The default PHP setup of PostreSQL’s parameters is aligned with Nextcloud’s requirements, i.e.:

$ grep pgsql.allow_persistent /etc/php-*.ini
pgsql.allow_persistent = On
$ grep pgsql.auto_reset_persistent /etc/php-*.ini
pgsql.auto_reset_persistent = Off
$ grep pgsql.max_persistent /etc/php-*.ini
pgsql.max_persistent = -1
$ grep pgsql.max_links /etc/php-*.ini
pgsql.max_links = -1
$ grep pgsql.ignore_notice /etc/php-*.ini
pgsql.ignore_notice = 0
; Unless pgsql.ignore_notice=0, module cannot log notice message.
$ grep pgsql.log_notice /etc/php-*.ini
pgsql.log_notice = 0

The default authentication setup of PostgreSQL can be checked as follows (i.e. allowing access from localhost only):

$ grep -v -E "^#|^$" /var/postgresql/data/pg_hba.conf
local   all             all                                     md5
host    all             all               md5
host    all             all             ::1/128                 md5

The PostgreSQL is up and running. In order to be used with Nextcloud, the appropriate credentials need to be created as follows (the SUPERUSERPASSWORD is PostgreSQL’s superuser password, NCUSERNAME/NCPASSWORD are Nextcloud’s credentials to NCDB database).

$ createuser -U postgres -W -P NCUSERNAME
Enter password for new role: NCPASSWORD
Enter it again: NCPASSWORD
$ createdb -U postgres -W -O NCUSERNAME -E UTF8 NCDB

Verification can be done by logging into the DB in two ways. The first way is to log in as superuser (i.e. postgres) and then reconnecting to the same database (\c -) as user NCUSERNAME. The \q command is an abbreviation for the \quit command.

$ psql -U postgres -W NCDB
Password for user postgres: SUPERUSERPASSWORD
psql (9.3.1)
Type "help" for help.

You are now connected to database "NCDB" as user "NCUSERNAME".
NCDB=> \q

The second way is using NCUSERNAME as username directly:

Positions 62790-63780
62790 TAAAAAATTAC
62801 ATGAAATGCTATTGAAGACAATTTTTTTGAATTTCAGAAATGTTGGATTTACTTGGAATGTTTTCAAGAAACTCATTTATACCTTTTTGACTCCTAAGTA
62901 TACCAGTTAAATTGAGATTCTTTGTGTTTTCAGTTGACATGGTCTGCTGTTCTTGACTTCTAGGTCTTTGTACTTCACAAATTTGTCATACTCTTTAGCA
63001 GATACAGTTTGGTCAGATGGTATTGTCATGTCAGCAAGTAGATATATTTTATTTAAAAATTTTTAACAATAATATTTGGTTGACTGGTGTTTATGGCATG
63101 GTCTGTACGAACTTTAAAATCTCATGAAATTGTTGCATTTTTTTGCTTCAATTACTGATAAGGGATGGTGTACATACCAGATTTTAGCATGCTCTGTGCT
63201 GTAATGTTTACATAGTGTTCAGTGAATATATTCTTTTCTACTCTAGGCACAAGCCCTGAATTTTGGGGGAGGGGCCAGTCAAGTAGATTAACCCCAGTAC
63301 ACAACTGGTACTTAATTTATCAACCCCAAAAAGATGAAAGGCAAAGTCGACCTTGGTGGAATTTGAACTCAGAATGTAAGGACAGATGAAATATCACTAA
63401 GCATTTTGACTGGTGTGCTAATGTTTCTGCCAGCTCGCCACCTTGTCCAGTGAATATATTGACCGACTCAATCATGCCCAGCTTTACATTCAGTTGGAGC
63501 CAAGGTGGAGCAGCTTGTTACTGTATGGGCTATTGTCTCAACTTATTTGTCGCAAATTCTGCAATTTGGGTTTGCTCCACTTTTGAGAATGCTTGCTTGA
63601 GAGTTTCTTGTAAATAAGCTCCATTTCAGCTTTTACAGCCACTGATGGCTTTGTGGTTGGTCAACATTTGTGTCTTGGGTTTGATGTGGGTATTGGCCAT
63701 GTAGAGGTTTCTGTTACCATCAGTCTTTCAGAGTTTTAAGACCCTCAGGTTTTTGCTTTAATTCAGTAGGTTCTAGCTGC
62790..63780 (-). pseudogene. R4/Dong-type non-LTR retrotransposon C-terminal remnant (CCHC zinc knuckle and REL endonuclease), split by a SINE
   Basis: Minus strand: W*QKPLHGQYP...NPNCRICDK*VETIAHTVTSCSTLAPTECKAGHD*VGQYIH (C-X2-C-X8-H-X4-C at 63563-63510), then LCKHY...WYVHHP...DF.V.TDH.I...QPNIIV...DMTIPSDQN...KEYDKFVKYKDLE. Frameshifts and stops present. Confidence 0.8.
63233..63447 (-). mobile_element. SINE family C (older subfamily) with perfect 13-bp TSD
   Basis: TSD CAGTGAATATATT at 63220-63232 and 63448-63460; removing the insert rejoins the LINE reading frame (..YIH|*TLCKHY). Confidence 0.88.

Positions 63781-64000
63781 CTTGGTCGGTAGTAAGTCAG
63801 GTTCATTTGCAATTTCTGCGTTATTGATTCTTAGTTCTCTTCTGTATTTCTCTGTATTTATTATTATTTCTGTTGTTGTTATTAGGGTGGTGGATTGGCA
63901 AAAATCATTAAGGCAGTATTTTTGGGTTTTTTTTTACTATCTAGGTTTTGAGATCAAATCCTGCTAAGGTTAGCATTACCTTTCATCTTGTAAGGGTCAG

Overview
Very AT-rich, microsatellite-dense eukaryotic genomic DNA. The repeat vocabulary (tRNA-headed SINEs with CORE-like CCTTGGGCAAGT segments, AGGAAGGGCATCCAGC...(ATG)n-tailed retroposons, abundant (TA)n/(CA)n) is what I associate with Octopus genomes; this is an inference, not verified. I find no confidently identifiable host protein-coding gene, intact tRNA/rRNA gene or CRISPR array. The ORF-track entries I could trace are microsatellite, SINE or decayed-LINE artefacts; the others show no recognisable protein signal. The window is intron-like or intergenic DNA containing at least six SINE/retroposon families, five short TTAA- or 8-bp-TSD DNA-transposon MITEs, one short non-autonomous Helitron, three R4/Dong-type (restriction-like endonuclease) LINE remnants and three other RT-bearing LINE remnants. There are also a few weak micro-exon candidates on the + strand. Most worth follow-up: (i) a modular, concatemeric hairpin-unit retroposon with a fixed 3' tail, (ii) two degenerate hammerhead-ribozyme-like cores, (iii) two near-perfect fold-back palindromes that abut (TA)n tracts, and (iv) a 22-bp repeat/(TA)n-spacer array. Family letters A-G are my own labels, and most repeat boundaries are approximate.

psql (9.6.2)
Type "help" for help.

NCDB=> \q

Nextcloud Setup

Sometimes, Nextcloud requires tasks to be done on a regular basis without the need for user interaction or hindering Nextcloud performance. For that purpose, a cron task can be created as follows:

$ crontab -e
*/15 * * * * /usr/bin/ftp -Vo - https://nextcloud.domain.tld/cron.php >/dev/null

In order to finish the installation process and to create a new admin user, the https://nextcloud.domain.tld URL needs to be accessed:

There are two types of caches to use with Nextcloud:

Redis Integration in Nextcloud

Redis should be already installed as part of OpenBSD: Rspamd and ClamAV installation.

PHP modules of Redis can be installed and activated accordingly:

$ pkg_add pecl-redis
$ ls -l /etc/php-* | grep -E "^l" | grep redis
lrwxr-xr-x  1 root  wheel  29 Oct 12 18:18 redis.ini -> /etc/php-*.sample/redis.ini

Redis can be integrated in Nextcloud as follows (by expanding the $CONFIG array):

$ vi /var/www/nextcloud/config/config.php
  'memcache.local' => '\OC\Memcache\Redis',
  'redis' => array(
    'host' => 'localhost',
    'port' => 6379,
    'timeout' => 0.0,

Finally, the trusted domains section in Nextcloud can be modified as follows (by expanding the $CONFIG array):

$ vi /var/www/nextcloud/config/config.php
  'trusted_domains' =>
  array (
    0 => 'nextcloud.domain.tld',

Nextcloud Fine-Tuning and Verification

The Nextcloud’s installation can be checked by logging as administrator in: https://nextcloud.domain.tld/index.php/settings/admin

In order to get rid of some error messages, it proved necessary to uncomment the following lines in /etc/php-fpm.conf:

$ vi /etc/php-fpm.conf
pm.max_children = 10
env[PATH] = /usr/local/bin:/usr/bin:/bin
env[TMP] = /tmp
env[TMPDIR] = /tmp
env[TEMP] = /tmp

Application of changes, PHP restart:

$ rcctl restart php56_fpm

The pm.max_children need to be tweaked a bit according the server load and available system resources:

$ tail -f /var/log/php-fpm.log
[06-Dec-2017 12:25:37] WARNING: [pool www] server reached pm.max_children setting (5), consider raising it

PostgreSQL to Nextcloud integration can be verified as follows:

$ grep db /var/www/nextcloud/config/config.php
  'dbtype' => 'pgsql',
  'dbname' => 'NCDB',
  'dbhost' => 'localhost',
  'dbport' => '5432',
  'dbtableprefix' => 'oc_',
  'dbuser' => 'NCUSERNAME',
  'dbpassword' => 'NCPASSWORD',

The /dev/urandom is not readable by PHP error is most probably a bug, since it is not possible to access urandom from a chrooted environment.

The failed integrity checks are problem of OpenBSD distribution and can only be resolved by the package maintainers, as the files are cryptographically signed.

Further Options

The next part of this short tutorial is OpenBSD: Nextcloud LDAP User Management.

Tags: #OpenBSD #security #Nextcloud #TLS